The Open Source CEO: Toby Oliver, Path Intelligence (Part 12)

In this twelfth installment of the Open Source CEO series, I talk with Toby Oliver, CEO and Co-founder of Path Intelligence.

For this next (and twelfth) installment in the Open Source CEO Series, I looked a bit farther afield, both in terms of geography and in terms of mindshare. Toby Oliver, CEO of Path Intelligence, is based in Portsmouth, England, where he and his wife, Sharon, have built a hugely interesting (and innovative) product on top of the GNU Radio open source project, key parts of which they've helped to fund.

Name, position, and company of executive
Toby Oliver, CEO and Co-founder, Path Intelligence.

Year company was founded and year you joined it
The ompany was founded in July 2004 when we first started developing the technology. By the way, the technology tracks mobile phones - indoors or outdoors - and is used by shopping centres to track shopper flow/traffic, and could be used for many other applications.

Stage of funding and venture firms that have invested
We received angel investment in August 2005 and are currently working on our Series A financing round.

Background prior to current company
For most of my career, I have been a software engineer in a variety of companies: Thomson-Thorn Missile Electronics, IBM Research Labs, and JP Morgan. It always struck me how much more productive I could be when I was able to use open source within a project rather than develop something internally. However it was when I was working as an adviser to an angel investor around 2000 that it really hit home to me that open source could act as a great leveller in software development and enabled small outfits to implement their ideas without huge resources.

Biggest surprise you've encountered in your role with your company
That it takes (so much) time for people to "get" the concept of open source.

Hardest challenge you've had so far at your open source company
The business world outside the [enterprise] IT sector is not hugely clued up on open source technology (particularly in the UK). When the topic does come up we have to explain how open source works, and that open source development really makes products better rather than cheaper.

If you could start over again from scratch, what would you do differently?
Scale faster, earlier, to create a bigger lead with the technology.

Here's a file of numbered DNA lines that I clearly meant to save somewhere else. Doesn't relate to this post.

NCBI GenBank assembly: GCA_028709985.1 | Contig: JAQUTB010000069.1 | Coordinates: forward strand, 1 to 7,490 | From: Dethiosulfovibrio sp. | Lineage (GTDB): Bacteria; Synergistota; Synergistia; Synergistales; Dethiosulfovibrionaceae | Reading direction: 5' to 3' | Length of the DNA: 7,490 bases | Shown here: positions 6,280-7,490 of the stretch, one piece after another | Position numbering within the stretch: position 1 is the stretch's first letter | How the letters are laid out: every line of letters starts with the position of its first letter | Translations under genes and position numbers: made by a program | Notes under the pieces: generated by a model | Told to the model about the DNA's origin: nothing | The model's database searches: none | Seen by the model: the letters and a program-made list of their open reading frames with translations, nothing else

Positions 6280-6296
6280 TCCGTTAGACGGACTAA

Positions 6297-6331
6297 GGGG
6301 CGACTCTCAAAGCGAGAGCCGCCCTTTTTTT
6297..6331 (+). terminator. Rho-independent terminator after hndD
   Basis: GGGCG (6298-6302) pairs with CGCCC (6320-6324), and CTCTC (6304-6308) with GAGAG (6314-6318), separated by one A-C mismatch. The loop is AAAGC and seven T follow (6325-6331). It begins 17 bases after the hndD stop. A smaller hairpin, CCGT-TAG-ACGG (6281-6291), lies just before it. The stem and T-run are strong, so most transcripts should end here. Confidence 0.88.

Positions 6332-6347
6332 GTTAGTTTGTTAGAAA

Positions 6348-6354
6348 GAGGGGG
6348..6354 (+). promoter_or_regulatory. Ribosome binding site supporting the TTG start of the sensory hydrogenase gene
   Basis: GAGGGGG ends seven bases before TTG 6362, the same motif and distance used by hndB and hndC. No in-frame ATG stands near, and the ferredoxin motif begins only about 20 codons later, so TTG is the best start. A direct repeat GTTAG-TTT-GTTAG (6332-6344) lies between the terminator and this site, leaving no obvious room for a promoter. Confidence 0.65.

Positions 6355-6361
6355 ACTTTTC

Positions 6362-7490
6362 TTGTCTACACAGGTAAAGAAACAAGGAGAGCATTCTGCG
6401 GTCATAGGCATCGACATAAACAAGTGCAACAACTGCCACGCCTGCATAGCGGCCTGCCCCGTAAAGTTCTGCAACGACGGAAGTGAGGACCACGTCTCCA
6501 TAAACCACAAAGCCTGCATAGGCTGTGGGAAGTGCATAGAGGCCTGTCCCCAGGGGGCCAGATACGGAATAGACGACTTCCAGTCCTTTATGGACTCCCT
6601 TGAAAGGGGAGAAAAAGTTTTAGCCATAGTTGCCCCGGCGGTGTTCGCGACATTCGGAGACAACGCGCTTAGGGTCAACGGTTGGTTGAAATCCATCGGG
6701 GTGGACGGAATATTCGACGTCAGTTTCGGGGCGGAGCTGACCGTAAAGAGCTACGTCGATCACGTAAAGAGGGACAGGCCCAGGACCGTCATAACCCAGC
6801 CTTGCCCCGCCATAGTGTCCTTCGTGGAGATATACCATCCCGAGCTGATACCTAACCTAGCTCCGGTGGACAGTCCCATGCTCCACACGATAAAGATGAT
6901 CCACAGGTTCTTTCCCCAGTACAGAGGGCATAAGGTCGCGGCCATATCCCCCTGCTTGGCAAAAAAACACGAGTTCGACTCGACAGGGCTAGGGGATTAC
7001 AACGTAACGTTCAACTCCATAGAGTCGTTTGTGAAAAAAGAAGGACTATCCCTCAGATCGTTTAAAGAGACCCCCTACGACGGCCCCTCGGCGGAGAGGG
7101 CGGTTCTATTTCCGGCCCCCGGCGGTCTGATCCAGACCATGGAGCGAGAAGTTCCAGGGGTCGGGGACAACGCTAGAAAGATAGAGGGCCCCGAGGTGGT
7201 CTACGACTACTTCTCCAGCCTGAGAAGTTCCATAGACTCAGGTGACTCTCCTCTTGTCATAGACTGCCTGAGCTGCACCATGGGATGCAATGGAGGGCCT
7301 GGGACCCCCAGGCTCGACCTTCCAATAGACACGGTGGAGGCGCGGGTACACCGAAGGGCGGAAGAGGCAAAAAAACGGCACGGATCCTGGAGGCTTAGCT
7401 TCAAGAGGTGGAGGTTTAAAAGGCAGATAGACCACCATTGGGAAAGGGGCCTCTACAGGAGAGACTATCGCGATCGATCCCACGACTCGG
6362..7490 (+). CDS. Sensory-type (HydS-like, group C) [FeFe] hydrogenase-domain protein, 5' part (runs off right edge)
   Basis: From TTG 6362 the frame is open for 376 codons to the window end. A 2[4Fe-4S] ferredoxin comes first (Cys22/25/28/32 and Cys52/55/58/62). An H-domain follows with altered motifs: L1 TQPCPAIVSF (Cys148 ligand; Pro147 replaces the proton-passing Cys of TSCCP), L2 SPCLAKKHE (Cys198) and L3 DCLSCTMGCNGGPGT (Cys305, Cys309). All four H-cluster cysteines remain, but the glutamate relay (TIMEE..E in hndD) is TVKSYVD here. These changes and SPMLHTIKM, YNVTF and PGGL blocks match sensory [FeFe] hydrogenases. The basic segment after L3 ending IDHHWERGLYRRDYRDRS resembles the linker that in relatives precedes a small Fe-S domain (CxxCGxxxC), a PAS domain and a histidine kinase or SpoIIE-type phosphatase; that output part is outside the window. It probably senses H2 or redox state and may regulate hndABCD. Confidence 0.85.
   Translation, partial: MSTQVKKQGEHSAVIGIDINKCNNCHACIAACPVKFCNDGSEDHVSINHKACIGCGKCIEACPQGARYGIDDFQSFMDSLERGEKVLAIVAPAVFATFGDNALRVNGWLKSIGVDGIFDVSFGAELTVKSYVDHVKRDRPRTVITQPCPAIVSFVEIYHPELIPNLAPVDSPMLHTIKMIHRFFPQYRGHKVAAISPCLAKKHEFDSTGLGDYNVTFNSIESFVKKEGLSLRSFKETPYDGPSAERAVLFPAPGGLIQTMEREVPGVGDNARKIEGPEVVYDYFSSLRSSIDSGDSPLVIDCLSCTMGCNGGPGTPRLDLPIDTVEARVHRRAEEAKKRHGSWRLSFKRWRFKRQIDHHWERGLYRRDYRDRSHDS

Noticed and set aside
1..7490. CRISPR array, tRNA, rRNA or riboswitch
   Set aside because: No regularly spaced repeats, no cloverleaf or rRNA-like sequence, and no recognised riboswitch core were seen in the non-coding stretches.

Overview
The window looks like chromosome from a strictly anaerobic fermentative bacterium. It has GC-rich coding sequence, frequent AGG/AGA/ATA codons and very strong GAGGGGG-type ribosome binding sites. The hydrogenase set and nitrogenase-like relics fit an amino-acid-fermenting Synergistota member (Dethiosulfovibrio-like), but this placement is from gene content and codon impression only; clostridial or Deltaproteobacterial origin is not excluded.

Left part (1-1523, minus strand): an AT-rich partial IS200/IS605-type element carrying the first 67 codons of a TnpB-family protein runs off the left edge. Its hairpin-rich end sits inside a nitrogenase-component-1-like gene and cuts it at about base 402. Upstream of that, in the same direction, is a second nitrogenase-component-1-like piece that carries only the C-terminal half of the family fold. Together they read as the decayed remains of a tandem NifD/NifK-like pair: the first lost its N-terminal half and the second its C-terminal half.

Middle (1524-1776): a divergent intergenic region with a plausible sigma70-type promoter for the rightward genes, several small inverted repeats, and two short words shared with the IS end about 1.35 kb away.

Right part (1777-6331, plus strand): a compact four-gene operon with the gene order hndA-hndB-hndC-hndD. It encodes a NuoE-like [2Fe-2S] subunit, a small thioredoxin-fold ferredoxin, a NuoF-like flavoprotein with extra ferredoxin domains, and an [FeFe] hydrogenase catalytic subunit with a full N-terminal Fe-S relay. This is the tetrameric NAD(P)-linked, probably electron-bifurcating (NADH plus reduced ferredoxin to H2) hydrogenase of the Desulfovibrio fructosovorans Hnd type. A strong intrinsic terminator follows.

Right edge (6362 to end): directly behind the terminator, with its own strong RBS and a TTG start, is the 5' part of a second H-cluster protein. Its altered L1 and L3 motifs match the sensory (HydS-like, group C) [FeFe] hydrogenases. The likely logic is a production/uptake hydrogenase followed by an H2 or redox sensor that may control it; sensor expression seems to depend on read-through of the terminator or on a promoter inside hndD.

Top three pieces of advice for would-be open source CEOs

  1. Know your licenses. Keep an eye on what your product/service ultimately will do and ensure the open source projects you are using are compatible with that;
  2. Build relationships with your related open source commuities, both as a source for recruiting and to ensure you have some involvement with the projects' direction(s);
  3. Keep developing. One of the issues with putting open source as a core component of your business is that it potentially lowers the technical barrier to entry for a competitor, so you need to ensure that although the barrier is lowered it keeps moving.

Toby has undertaken an open source route that is somewhat analogous to what IBM, Red Hat, and others do: invest in an open source project but not run it. This means that it becomes doubly important to help guide and develop a project without steering it. This juggling act is non-trivial but from everything I've heard Path Intelligence enjoys a strong relationship with GNU Radio - it's a mutually beneficial relationship (not unlike EnterpriseDB's relationship with Postgres). I wish him well (as well as his wife, Sharon, who shares management duties with him at Path Intelligence).

Next up in the Open Source CEO Series...Danny Windham, CEO of Digium, one of the leading open source companies (yet sometimes overlooked).

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Tech Culture
About the author

    Matt Asay is chief operating officer at Canonical, the company behind the Ubuntu Linux operating system. Prior to Canonical, Matt was general manager of the Americas division and vice president of business development at Alfresco, an open-source applications company. Matt brings a decade of in-the-trenches open-source business and legal experience to The Open Road, with an emphasis on emerging open-source business strategies and opportunities. He is a member of the CNET Blog Network and is not an employee of CNET. You can follow Matt on Twitter @mjasay.

     

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